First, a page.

Mike T.'s Wheelbuilding


My Wheelbuilding Tools.  Last update - June 26th 2016 - Dish gauge.


While it is possible to build a wheel with just a spoke wrench and the bike frame and fork for a wheel stand, some extra tools make the job somewhat easier.  They don't have to be expensive tools; some of them already exist in the home and workshop and the rest are affordably available.  They will last a lifetime.

Here is the stuff I use to build my wheels.  This will hopefully give you ideas and inspiration to copy them or come up with your own ideas.

The first two sets of tools we're going to cover are measuring tools for rims and hubs.  We need to measure these parts so that we have accurate figures to plug into a spoke calculator.  I can't stress enough that accuracy is extremely important.  We don't need machine shop micrometer accuracy but we do need accurate reading of a millimeter ruler, a spoke ruler, dummy spokes and possibly a vernier caliper.

The most important measurment for spoke calculator input is rim ERD (Effective Rim Diameter) as it is the largest measurment and has the greatest impact on spoke length calculation.  Yes, spokes come in incremental lengths of 2mm (usually) and we do have a leeway of +/-1mm but.....inaccuracies can be accumulative and when round up your spoke lengths from calculated lengths (almost always in fractions) to available lengths, accumulated inaccuracies might tip you into choosing spokes that are 2mm too long or 2mm too short.  Even I have been victim of this so I can't stress the importance of accurate measuring and repeated double-checks.  The old saying "meaure twice, cut once" fits here but let me change it to "Measure five times, buy spokes once".  And if you keep getting conflicting measurement no matter how hard you try, average them out and you'll probably be dead on.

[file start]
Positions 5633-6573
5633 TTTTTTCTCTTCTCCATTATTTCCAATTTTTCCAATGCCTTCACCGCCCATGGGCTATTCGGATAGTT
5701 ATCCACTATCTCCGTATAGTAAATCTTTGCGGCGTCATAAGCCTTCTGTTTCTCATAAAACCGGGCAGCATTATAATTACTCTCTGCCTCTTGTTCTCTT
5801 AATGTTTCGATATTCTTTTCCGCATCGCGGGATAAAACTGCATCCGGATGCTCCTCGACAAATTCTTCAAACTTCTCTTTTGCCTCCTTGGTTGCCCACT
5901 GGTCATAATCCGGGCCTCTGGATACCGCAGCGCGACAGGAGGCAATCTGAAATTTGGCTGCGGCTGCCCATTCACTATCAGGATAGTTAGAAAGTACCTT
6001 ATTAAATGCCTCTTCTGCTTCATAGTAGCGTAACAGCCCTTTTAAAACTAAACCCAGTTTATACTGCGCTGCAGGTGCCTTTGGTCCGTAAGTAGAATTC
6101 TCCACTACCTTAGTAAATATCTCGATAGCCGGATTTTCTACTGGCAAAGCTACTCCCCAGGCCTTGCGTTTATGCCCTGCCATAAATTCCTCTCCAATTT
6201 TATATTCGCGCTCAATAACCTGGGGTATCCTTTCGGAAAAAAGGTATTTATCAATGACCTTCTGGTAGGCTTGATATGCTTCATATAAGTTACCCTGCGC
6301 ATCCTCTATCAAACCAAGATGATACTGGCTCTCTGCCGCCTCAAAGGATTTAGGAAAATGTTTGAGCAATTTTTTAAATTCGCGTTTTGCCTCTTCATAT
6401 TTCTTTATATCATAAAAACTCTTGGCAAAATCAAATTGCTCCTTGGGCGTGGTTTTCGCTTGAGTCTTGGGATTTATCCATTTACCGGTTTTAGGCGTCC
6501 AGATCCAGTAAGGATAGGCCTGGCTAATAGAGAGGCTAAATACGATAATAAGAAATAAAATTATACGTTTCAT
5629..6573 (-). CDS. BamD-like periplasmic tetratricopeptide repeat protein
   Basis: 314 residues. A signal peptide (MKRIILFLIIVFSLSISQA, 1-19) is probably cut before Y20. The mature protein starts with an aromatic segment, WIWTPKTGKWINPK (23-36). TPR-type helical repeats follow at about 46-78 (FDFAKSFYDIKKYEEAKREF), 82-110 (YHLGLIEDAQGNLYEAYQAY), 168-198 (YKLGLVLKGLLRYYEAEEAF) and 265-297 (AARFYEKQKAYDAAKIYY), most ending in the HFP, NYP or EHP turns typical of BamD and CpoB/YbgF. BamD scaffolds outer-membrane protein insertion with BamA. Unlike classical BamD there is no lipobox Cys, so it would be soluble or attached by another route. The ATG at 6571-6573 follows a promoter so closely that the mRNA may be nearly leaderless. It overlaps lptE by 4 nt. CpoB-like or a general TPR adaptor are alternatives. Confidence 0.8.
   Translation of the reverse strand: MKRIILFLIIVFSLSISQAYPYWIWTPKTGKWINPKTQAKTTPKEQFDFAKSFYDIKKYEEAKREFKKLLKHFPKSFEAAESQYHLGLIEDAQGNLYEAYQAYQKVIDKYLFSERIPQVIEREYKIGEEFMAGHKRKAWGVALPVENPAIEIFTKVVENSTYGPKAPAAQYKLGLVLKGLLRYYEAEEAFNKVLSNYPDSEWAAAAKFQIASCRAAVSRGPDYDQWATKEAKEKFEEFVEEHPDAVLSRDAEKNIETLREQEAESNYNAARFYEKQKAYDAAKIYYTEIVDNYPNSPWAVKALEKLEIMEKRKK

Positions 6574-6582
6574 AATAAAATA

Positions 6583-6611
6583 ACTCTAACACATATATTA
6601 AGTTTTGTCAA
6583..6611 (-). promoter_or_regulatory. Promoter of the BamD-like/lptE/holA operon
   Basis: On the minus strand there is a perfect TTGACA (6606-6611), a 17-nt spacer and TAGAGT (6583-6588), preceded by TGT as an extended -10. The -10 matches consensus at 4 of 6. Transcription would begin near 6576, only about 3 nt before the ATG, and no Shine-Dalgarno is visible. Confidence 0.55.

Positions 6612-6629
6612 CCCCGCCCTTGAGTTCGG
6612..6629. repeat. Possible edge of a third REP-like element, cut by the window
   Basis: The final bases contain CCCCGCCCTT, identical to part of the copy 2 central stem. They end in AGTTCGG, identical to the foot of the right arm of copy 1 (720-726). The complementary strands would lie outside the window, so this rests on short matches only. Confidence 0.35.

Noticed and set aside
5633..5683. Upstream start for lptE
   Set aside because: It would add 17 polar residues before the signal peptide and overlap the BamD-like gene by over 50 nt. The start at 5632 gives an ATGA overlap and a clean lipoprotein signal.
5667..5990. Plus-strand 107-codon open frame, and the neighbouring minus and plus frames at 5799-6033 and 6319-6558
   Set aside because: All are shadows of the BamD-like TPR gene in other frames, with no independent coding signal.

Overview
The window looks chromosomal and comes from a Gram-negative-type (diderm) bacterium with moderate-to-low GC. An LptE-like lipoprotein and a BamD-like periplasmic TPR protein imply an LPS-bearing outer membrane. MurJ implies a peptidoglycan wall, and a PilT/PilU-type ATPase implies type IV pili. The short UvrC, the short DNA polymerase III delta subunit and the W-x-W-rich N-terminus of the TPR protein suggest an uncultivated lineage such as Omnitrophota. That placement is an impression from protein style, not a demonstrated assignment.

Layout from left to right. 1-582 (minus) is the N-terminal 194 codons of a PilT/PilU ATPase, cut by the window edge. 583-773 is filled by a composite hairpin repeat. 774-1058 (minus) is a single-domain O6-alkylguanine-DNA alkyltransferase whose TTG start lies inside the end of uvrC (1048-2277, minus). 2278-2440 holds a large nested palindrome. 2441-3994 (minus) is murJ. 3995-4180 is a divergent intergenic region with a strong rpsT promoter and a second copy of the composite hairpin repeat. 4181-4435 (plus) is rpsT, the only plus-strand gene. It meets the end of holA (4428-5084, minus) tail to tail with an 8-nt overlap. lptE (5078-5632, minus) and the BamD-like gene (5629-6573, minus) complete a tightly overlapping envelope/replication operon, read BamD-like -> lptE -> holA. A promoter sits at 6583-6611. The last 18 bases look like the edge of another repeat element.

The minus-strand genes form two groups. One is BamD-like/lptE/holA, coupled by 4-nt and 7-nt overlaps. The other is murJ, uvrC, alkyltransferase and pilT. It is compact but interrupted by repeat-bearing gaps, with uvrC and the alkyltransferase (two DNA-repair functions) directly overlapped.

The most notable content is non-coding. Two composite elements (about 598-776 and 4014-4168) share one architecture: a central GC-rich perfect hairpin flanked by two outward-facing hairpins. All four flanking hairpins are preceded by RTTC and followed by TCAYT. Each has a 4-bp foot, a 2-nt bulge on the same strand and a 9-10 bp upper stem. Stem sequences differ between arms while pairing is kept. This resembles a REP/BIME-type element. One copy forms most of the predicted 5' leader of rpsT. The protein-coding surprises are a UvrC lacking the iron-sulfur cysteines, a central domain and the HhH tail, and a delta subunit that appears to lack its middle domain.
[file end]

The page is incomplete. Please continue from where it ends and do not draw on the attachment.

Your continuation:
ERD, hub and spoke measurement tools

Definition of ERD - "The distance, in millimeters, between the end of one spoke, in a finished wheel, to the end of the other spoke that is diametrically opposite in that wheel." 

As we need to gauge where the ends of the spokes will be in the finished wheel (that isn't spoked yet!) we have to use creative ways to get that measurement.  My page on ERD Measurment shows ways to do this.

    - Dummy spokes

For Method 1 on the ERD Measurment page we need two old spokes.  They can be spokes of any length.  We need two nipples too and I strongly urge you to use the exact nipples that you intend to use for the wheels.  When you buy nipples, always get a few extra - for any breakage, loss or times like this when we need them for measuring.

For Method 2, I tell you how to make and adjust them on my ERD measuring page.


    - Ruler

I prefer to use a good quality steel meter ruler for measuring ERD.  The world's finest, by Starrett goes for about $245 but I chose a $20 tool-store version.  It must read in millimeters.
For the Roger Musson method on my ERD measuring page, you can download and print a paper ruler.  It should be glued onto 1/4" thick cardboard (I used two layers of 1/8" stuff for mine).

    - Vernier caliper

These are great for the home workshop and can be used for many measuring and gauging jobs, not just wheelbuilding.  A decent set can be had for under $30.  My Method 1 on the ERD page shows mine being used for nipple measurement.


    - Spoke ruler

For measuring spokes.  Every wheelbuilder needs a special, dedicated spoke ruler.  I always check the spokes I buy before building (trust no-one!).  Hang the spoke's j-bend from the hole, let it dangle, clamp it to the ruler with the thumb and read the length.




- Hub measurement tools